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Limestones are not single composition rocks but a group of related rocks all composed of CaCO3 and reacting with dilute HCl acid. Limestone [CaCO3] is also chemically related to dolomite [CaMg(CO3)2]. Because all these rocks have CO3- - in common they are called the carbonates. The composition of most carbonates is derived from a combination of biological and chemical components.
Two carbonate classification systems are in common use today, one by R.L. Folk and the second by R.J. Dunham . The Dunham system is based on depositional texture (that is, the amount of matrix surrounding the grains at the time of deposition). It uses such names as mudstone, wackestone, packstone, grainstone, and boundstone. Each classification has its strengths, but we use the Folk system here.
Carbonate rock names (limestones and dolomites) consist of a conjunction of two names, one describing the ALLOCHEMS, the large pieces, the other describing the INTERSTITIAL MATERIAL. Allochems are equivalent to gravel, sand, lithics or feldspars in the siliciclastics. Interstitial material is equivalent to clay or cements in clastics. There are four kinds of allochems:
Micrite and Sparite Interstitial Material
Micrite is "lime mud", the dense, dull-looking sediment made of clay sized crystals of CaCO3. Much micrite today forms from the breakdown of calcareous algae skeletons. It is not clear if all ancient micrites formed in the same way. Many carbonates are composed of nearly 100% micrite. Such rocks are simply called micrites.
With carbonates containing allochems the question is whether micrite is present or absent as an interstitial material, and if present by how much. If micrite is present during deposition then it fills the spaces between the allochems and the rock will be given a name which describes the allochems in a micrite matrix. For example, a rock with fossil fragments embedded in micrite is called a "biomicrite". Biomicrite is analogous to a siliciclastic wacke, sand imbedded in a lot of matrix.
If, on the other hand, the depositional environment has strong currents, only allochems may be deposited. If we could see the sediment during deposition all the allochems would be loose, like a pure sand or gravel. This is analogous to a 100% siliciclastic sand on a beach with no silt or clay. (With carbonates, though, such "clean" sands are not confined to beaches.) Micrite in these cases, being clay sized, has been washed away. The rock formed is then composed only of allochems, held together by clear to translucent calcite crystals with rhombohedral cleavage (called SPAR or SPARITE) acting as a cement. The spar is precipitated from fresh or marine water percolating through the sediment after deposition, but before final cementation. This oosparite shows well the spar cement.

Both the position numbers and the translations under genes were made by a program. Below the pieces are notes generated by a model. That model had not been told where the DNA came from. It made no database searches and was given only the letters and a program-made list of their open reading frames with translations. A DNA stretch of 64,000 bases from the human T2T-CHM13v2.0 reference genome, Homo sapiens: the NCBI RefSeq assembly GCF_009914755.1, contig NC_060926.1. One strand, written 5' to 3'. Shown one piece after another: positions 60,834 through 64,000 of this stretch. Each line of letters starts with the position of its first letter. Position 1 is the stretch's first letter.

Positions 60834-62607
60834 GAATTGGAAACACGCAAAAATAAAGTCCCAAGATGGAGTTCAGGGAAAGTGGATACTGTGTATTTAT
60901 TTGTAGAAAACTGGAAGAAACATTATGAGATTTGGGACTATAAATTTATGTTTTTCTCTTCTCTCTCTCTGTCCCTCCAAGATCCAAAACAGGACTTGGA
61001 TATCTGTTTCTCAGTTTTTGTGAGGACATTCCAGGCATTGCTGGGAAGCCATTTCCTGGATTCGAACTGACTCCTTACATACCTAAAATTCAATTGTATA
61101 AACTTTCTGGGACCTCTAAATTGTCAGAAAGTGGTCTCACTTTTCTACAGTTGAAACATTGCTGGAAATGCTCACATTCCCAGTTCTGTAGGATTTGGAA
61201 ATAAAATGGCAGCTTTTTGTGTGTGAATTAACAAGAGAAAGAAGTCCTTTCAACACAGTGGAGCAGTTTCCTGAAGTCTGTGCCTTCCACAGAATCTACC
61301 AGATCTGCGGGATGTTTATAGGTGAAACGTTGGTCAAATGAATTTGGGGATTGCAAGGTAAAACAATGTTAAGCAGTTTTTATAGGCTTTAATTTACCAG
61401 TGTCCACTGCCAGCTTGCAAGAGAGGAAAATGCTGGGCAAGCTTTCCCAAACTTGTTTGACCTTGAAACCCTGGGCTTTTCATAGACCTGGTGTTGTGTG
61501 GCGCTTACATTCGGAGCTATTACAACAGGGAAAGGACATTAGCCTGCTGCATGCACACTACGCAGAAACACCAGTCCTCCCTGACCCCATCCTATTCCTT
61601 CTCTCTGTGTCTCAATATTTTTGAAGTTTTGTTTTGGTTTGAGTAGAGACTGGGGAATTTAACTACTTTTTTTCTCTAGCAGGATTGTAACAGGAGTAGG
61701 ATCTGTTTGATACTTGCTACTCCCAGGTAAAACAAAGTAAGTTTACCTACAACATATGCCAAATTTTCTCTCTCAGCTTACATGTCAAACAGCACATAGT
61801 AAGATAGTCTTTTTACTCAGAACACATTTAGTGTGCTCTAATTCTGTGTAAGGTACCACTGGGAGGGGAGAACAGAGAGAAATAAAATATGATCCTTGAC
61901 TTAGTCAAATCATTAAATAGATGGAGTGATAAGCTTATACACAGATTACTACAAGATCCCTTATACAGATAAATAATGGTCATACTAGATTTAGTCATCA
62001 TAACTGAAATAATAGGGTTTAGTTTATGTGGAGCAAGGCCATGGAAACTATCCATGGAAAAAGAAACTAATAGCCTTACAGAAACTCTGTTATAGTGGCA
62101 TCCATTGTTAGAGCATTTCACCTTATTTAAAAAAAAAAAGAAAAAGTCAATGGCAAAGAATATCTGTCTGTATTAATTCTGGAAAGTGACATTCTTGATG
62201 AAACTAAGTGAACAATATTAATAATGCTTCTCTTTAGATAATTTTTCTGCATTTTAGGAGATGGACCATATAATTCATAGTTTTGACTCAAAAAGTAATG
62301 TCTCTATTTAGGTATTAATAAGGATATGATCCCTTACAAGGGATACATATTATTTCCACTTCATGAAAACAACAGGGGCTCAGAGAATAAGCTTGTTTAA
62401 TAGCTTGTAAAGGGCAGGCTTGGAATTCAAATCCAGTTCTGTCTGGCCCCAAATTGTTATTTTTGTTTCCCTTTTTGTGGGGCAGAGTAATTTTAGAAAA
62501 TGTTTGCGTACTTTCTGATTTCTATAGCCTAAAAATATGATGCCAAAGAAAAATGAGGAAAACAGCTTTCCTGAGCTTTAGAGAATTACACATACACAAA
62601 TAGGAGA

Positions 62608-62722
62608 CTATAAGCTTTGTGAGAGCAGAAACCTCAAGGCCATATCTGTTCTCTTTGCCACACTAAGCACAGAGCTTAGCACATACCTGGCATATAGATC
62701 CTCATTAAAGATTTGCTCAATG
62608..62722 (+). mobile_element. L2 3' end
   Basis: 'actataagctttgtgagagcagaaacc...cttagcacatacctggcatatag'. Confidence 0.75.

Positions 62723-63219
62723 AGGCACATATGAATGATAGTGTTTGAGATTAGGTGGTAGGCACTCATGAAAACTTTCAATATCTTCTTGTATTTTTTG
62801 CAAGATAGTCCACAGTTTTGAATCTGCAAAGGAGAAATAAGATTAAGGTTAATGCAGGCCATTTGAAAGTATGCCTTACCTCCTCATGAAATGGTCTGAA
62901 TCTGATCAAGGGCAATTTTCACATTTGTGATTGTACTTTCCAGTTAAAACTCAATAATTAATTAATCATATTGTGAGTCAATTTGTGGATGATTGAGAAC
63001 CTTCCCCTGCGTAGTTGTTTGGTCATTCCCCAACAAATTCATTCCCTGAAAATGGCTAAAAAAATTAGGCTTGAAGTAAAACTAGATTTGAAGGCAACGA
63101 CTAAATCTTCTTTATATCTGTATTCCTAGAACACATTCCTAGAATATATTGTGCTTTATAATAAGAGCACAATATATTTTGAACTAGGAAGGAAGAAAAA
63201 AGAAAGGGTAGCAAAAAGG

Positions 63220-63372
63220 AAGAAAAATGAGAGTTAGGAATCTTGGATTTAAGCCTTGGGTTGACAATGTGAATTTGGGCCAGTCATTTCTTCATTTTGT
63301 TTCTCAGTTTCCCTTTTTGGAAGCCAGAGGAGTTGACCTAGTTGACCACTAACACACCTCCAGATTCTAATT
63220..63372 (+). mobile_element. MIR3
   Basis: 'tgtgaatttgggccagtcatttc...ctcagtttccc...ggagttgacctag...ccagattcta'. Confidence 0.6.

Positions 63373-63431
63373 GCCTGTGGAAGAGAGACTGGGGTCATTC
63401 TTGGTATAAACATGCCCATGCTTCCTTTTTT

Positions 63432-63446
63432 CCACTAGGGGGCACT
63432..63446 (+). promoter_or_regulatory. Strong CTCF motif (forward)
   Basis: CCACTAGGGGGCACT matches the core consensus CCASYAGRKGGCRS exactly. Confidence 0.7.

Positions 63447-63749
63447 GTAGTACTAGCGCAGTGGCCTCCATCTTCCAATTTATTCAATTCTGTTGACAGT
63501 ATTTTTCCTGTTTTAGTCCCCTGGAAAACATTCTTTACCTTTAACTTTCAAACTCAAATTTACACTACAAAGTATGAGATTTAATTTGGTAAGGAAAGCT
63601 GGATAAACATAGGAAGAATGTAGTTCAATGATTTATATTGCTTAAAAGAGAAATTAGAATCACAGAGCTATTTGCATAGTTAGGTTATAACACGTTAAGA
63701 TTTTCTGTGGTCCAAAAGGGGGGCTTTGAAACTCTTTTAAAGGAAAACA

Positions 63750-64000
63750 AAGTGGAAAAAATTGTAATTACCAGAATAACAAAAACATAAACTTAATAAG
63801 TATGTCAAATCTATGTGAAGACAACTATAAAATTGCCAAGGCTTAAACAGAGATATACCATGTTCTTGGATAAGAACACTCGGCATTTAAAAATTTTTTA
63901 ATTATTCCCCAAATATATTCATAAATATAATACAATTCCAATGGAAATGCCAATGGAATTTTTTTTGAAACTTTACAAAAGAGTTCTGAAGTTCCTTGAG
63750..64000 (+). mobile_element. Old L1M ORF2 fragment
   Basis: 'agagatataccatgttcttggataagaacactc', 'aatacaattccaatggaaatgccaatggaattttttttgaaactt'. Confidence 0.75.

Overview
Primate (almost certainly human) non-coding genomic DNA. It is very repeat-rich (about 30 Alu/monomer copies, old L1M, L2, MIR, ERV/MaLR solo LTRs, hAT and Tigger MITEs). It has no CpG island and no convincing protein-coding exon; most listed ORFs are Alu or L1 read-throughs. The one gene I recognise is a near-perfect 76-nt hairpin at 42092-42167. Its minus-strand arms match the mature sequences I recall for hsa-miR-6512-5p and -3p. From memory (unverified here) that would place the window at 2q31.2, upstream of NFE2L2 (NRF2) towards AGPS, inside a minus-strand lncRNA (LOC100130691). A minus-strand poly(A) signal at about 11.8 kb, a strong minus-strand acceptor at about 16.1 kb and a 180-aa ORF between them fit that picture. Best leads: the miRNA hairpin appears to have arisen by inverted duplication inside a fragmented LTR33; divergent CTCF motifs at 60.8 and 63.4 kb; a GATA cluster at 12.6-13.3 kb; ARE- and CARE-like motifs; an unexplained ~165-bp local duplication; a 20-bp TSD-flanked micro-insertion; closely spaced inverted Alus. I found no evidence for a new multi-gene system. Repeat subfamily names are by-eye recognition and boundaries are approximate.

Classification of Carbonates
The classification of carbonates using the allochem/interstitial material system (the Folk System) is very systematic and straight forward. The allochem name is combined with the interstitial name (micrite or spar). The table below shows the major categories of carbonate rocks based on their allochems and interstitial material.
But what happens if there is more than one allochem in the rock, or there is a mixture of micrite and spar? This classification system has great flexibility and creativity. You can easily build your own descriptive rock names. The name is built up by stringing together all the allochem names in order from least to most abundant, and then adding the interstitial material name ("matrix" below for short). For example, a rock like this:
Oolites + Fossils + Spar matrix = Oo bio sparite
The name is written as one word, Oobiosparite.
Another example (again allochems from least to most abundant):
Pellets + Oolites + Fossils + Micrite matrix = pel oo bio micrite
The name is written as one word, Peloobiomicrite.
But what if there is both micrite and spar matrix? The system is the same; just list them from least to most abundant.
Fossils + Spar matrix + Micrite matrix = bio spar micrite
This system goves through other levels of refinement, such as the table below where the abundance of allochems is dealt with. Other modifiers deal with different sizes of allochems. But all this is beyond our discussion here.
A classification such as this one works well if you want to construct rock names from observations. The system, however, does not lend itself well to constructing keys for classification. A key requires the establishment of arbitrary categories of rocks, and a system like the one above deal with all the myriad combinations that are possible.
Nonetheless, we have constructed a key to identify rocks based on their allochems and interstitial material. Just be aware that its main weakness is that there are always rocks that do not fit easily into its simple categories.
Carbonate Identification Key
|Last Update: 10/26/00||